New Multi-Institutional Partnership to Focus on Stroke Rehabilitation
Monday, May 20, 2019
The University of Rochester Medical Center (URMC), Burke Neurological Institute, and Wadsworth Center of the New York State Department of Health (NYSDOH) have been awarded a $5 million grant from the Empire State Development Corporation to speed the development of ground-breaking neurological treatments for those disabled from stroke.
The project is a part of the NeuroCuresNY (NCNY) initiative, a new non-profit formed by the three institutions to accelerate the discovery of novel treatments for chronic neurological impairment and disability. The new state funding will support a two-year pilot study that will be launched in January 2020. This study design will be unique because it will test the efficacy of state-of-the-art robotic-assisted rehabilitation technology combined with drugs to improve the functional recovery of stroke patients.
Neurological conditions such as stroke, traumatic brain injury and spinal cord injury permanently disable more than one million people each year in the U.S., and stroke is the nation’s leading cause of disability. Clinical trials for neurological disabilities and impairments are usually passed over because of unclear results, high costs, and challenges in recruiting participants. NCNY will seek to lower the barriers to participation in clinical trials by assisting with travel funding for patients, while providing a supportive and guiding environment for patients and their families.
Clinical and research faculty from URMC Departments of Neurology, Neurosurgery, and Physical Medicine & Rehabilitation will collaborate with the UR Neurorestoration Institute during the pilot study.Read More: New Multi-Institutional Partnership to Focus on Stroke Rehabilitation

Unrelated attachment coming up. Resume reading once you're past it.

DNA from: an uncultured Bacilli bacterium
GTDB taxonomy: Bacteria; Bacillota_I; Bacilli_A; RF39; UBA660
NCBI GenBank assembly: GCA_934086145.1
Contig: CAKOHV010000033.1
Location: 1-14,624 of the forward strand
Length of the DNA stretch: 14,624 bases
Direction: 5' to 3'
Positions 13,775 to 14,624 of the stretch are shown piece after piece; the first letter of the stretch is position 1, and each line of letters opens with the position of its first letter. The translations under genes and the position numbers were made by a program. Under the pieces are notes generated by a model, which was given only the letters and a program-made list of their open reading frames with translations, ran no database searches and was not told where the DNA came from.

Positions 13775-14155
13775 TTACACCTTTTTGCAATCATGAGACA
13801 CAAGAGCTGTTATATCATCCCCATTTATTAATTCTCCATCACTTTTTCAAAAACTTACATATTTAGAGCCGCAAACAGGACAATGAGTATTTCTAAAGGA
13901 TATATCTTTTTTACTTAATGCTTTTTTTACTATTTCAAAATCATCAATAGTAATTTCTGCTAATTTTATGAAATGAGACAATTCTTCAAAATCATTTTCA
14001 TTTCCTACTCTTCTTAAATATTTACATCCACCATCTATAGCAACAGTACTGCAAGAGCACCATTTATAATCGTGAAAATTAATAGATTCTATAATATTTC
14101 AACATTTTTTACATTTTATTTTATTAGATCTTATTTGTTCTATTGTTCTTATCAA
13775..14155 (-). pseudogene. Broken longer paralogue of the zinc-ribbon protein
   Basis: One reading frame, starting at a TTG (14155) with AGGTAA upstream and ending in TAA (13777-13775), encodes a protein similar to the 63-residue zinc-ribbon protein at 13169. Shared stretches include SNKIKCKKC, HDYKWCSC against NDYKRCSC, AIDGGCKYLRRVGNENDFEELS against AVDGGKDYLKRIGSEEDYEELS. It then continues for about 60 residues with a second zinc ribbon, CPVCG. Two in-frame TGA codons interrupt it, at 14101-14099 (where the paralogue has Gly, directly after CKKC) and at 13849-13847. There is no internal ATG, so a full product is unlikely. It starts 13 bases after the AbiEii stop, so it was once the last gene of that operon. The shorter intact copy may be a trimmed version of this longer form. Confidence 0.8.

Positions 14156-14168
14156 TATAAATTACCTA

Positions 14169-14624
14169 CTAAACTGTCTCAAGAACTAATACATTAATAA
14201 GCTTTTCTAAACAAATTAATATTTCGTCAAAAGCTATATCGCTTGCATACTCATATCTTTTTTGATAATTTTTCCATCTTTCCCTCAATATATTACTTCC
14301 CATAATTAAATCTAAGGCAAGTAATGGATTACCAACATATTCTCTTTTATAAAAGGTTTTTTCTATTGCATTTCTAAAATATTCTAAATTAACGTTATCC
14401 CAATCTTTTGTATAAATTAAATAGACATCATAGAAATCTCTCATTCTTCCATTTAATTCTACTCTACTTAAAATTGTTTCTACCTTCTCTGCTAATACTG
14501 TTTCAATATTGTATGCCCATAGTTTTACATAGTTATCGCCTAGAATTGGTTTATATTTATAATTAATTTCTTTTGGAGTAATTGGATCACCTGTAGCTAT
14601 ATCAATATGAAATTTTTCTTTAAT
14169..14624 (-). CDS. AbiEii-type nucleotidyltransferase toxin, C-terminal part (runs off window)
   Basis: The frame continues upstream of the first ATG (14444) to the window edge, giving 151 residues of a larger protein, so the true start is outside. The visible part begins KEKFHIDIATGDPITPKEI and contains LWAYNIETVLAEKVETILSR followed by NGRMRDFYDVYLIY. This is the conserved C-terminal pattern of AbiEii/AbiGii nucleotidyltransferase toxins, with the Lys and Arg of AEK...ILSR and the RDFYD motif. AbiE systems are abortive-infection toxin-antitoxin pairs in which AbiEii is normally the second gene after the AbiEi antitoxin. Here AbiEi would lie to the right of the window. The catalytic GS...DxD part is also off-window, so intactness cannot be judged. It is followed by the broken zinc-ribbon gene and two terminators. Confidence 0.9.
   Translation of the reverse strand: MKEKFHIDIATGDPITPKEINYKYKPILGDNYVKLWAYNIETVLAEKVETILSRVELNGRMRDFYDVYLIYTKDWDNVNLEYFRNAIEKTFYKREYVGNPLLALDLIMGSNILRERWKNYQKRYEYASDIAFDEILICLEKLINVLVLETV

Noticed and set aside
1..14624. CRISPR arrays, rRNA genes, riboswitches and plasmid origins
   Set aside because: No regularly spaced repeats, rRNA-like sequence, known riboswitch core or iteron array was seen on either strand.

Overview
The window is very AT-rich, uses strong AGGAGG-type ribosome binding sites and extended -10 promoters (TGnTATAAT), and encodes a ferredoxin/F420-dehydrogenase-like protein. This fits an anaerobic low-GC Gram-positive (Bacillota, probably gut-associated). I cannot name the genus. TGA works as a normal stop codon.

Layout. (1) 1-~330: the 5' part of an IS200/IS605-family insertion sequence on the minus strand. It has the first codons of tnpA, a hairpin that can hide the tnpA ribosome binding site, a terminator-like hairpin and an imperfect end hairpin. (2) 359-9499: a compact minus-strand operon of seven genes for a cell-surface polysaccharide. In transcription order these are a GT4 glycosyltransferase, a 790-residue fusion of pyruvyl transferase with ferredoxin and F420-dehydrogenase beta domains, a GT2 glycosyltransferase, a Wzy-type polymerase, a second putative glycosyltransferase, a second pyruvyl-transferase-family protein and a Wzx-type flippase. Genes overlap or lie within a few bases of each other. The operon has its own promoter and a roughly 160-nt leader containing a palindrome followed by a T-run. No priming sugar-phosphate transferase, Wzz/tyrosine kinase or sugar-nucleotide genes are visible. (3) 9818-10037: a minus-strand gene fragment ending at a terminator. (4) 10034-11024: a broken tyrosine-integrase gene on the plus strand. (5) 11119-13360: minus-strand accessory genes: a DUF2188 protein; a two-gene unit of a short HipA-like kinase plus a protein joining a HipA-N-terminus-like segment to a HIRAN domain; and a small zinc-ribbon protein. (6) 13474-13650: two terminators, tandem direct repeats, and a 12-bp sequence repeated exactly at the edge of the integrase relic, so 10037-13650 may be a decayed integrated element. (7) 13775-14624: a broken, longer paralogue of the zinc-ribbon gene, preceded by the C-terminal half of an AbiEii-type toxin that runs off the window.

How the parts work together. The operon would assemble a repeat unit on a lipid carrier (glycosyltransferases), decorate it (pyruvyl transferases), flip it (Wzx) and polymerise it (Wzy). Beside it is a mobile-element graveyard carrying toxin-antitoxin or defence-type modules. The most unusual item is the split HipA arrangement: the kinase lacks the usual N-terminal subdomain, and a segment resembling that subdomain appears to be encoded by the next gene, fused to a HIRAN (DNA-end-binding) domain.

From Employee Education to Expanded Services, PM&R’s Brain Injury Efforts Grow
Tuesday, May 14, 2019
Physical Medicine & Rehabilitation hosted its second annual Brain Injury Symposium May 8-10 for faculty and staff; the training is part of its long-term plan to expand its service line for complex brain injuries and become a regional resource for care. Long known for its stroke rehab services, PM&R is working to leverage URMC’s role as a Level 1 regional trauma center and introduce services for brain disorders caused by trauma, as well as organic causes.
In recent years PM&R has enhanced brain injury services and expanded/renovated its patient care areas to retain these patients for the duration of their care. These efforts are being led by faculty who specialize in complex brain injury and its physical/psychological impacts, including Heather M. Ma, M.D., M.S., Eric Morrison, M.D., M.Sc., Renee L. Madathil,Ph.D. and Amy Pacos-Martinez, Psy.D.
With the proposed addition of a neurorehabilitation unit in the future, the department has focused on a training plan. It benchmarked the Northeast Center for Rehabilitation and Brain Injury in Lake Katrine, NY, which serves patients at all stages of injury and uses a highly patient-centered, transdisciplinary approach to care. Future site visits will include trips to Spaulding Rehabilitation Hospital in Boston and Shirley Ryan AbilityLab in Chicago.
PM&R’s Brain Injury Symposium was a department-wide approach to educate faculty and staff about brain injury. Everyone from administrative assistants to RNs, MDs, participated in group learning exercises.
Organized by Madathil, the symposium included presentations by internal speakers including Ma, Morrison, and members of PM&R’s Integrative Cognitive Rehab Program, directed by Pacos-Martinez. Additionally, former rehab patients and family members participated in a Q-and-A session to share their insights on treatment and their experiences during and after rehab.
PM&R’s plans for growth will continue. Over the next several months the department will:
- Broaden the scope of training and build department-wide expertise in treating patients with more complex brain injuries
- Dedicate a service line to patients with significant cognitive impairments
- Plan major renovations in FY21 to meet the needs of patients with increased cognitive and behavioral needs.